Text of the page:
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# How to get teachers to respect other ways of solving problems?

I'm so frustrated. We just had dd's PT conference where we finally got to see her work and it's full of little juicy tidbits where dd answered very ambiguous questions with perfectly intelligent responses and was told they were wrong and that she needed to write something less thoughtful.

Example:

________________________________________

Write the number.

six ________ eight ________

seven ________ nine ______

_________________________________________

She wrote

six seven eight nine

seven eight nine ten

_________________________________________

her teacher had her correct it to

six 6 eight 8

seven 7 nine 9

_________________________________________

I know this is the stuff that makes her crazy at school.

So, how do you get teachers to properly word assignments and to show children that they value their thinking?

I think it would depend on what the directions said. If she was directed to write the numeral that corresponded with the word (which it looks like she was), then your daughter was wrong, even if she was thoughtful. She didn't write the number; she wrote a word. If all that was there was six ____ eight _____, then she obviously wasn't given direction.

I will say that one common issue bright kids (and grownups, LOL!) seem to have is that they skip the directions and either assume what's being asked of them or assume they can figure it out on their own. Learning to carefully read directions is a good life skill to have.
Dd is given worksheet after worksheet. Each problem is different and what I wrote is the sum total of the directions given. It was not based on any class instruction. There was no sample set. Numerals were not mentioned anywhere.
Quote:
 Originally Posted by annettemarie I think it would depend on what the directions said. If she was directed to write the numeral that corresponded with the word (which it looks like she was), then your daughter was wrong, even if she was thoughtful. She didn't write the number; she wrote a word. If all that was there was six ____ eight _____, then she obviously wasn't given direction.
Just wondering where you got this. Are you just assuming she must have been given more direction because (you agree with me) that the directions I copied here are clearly too ambiguous?
The directions said write the number. Your daughter wrote the number word. I'm not denying it was divergent thinking, but she wasn't following the directions given.

Granted we homeschool, but my son has similar work in his first grade, and the text and worksheets definitely differentiate between numbers (although I do believe they're more correctly called numerals) and number words. They're two different things.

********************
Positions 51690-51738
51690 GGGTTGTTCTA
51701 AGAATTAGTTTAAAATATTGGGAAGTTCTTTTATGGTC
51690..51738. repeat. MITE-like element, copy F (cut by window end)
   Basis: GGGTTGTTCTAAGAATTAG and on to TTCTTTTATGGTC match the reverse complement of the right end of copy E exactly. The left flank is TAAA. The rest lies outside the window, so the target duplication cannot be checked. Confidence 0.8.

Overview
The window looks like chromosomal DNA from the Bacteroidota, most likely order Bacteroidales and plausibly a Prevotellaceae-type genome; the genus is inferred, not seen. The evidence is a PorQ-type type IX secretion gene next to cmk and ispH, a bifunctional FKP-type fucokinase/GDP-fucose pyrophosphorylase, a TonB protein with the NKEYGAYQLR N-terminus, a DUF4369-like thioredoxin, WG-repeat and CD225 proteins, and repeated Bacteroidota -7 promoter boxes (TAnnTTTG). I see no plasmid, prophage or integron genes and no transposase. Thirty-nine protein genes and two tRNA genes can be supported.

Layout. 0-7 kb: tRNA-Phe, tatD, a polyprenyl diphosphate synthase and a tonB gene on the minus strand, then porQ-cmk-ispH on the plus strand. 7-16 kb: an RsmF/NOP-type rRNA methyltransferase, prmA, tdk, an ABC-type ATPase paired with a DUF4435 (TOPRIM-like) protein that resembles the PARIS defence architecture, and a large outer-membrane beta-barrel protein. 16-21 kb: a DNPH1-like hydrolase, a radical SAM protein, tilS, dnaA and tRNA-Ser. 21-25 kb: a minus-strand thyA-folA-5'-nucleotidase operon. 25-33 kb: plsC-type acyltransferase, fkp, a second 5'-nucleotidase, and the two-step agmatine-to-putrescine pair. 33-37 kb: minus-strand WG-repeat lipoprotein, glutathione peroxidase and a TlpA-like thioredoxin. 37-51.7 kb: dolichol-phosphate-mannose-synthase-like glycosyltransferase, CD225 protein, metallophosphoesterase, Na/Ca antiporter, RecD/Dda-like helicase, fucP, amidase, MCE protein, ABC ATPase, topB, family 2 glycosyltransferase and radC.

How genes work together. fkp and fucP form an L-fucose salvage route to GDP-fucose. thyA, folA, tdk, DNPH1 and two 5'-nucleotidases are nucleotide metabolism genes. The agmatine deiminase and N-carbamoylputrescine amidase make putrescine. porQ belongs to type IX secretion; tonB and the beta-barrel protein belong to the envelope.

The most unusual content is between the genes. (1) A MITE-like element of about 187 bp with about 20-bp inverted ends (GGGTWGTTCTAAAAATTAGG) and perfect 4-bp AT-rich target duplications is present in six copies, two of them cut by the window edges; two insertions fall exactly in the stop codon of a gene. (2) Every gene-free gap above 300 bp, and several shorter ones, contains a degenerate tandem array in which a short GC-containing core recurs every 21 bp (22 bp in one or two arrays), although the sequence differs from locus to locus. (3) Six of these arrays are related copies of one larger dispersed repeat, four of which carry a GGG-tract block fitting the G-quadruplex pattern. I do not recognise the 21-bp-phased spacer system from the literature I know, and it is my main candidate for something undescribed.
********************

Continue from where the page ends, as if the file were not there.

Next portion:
While I can see where your daughter was confused, the directions do not say "write the next number" or "complete the pattern" Despite the fact that the directions weren't clear enough to differentiate between "number" and "numeral," I don't think the teach was wrong in telling her that she was wrong. She didn't answer with a different way of solving the problem, she answered based on a misinterpretation of the somewhat confusing directions.
Quote:
 Originally Posted by expecting-joy Just wondering where you got this. Are you just assuming she must have been given more direction because (you agree with me) that the directions I copied here are clearly too ambiguous?
The directions you copied said "write the number" not "write the missing number word."

Number (or numeral) = 7, 8, 9

Number word = seven, eight, nine
what she did was write the missing number, not the number. What she did was incorrect given the directions.

I would hope the teacher would have returned it to her and said, "Wow! You made the assignment much trickier than it was supposed to be. Now please redo this and write the number for each word."

there are ways for a teacher to re-direct a child's divergent thinking without killing it.
I agree with AnnetteMarie that it looks like she didn't read the directions. It says "write the number," not "fill in the missing numbers."

I would also make sure that your DD understands that she can ask for clarification if the directions are confusing. Gifted kids are often very shy about doing that, because they're afraid of looking dumb if they say they don't understand something.

It was very clever of her to notice that pattern!
Interesting. So numerals are now numbers and the written form of a number is now a number word? Is there consensus on this? That would be helpful information to pass along, if it is indeed the new eduspeak.

I guess part of the problem is it is now November and she has yet to receive math instruction, just page after page of problems where there is just one of each type. I think they are waiting for her to hit a ceiling or something. She has to extrapolate from very little what it is that is asked for.

Anyway, it's not a huge deal, this one problem, it's more a concern about question wording and the feedback given my child.
Look, as a teacher I've gotta say that when a student answers a question based upon an incorrect interpretation of the instructions it is because it was a crappily written assignment 9 out of 10 times. I think that the way your daughter answered it makes perfect sense.

A good teacher will not use an opportunity like this to shame a student or tell them they are wrong...but to see what the child knows when the instructions are made more clear. So I think the teacher should have gone over to your daughter and said "Hey Susie, how would you do this differently if I asked you to write the numeral next to the spelled-out number?" And then go from there.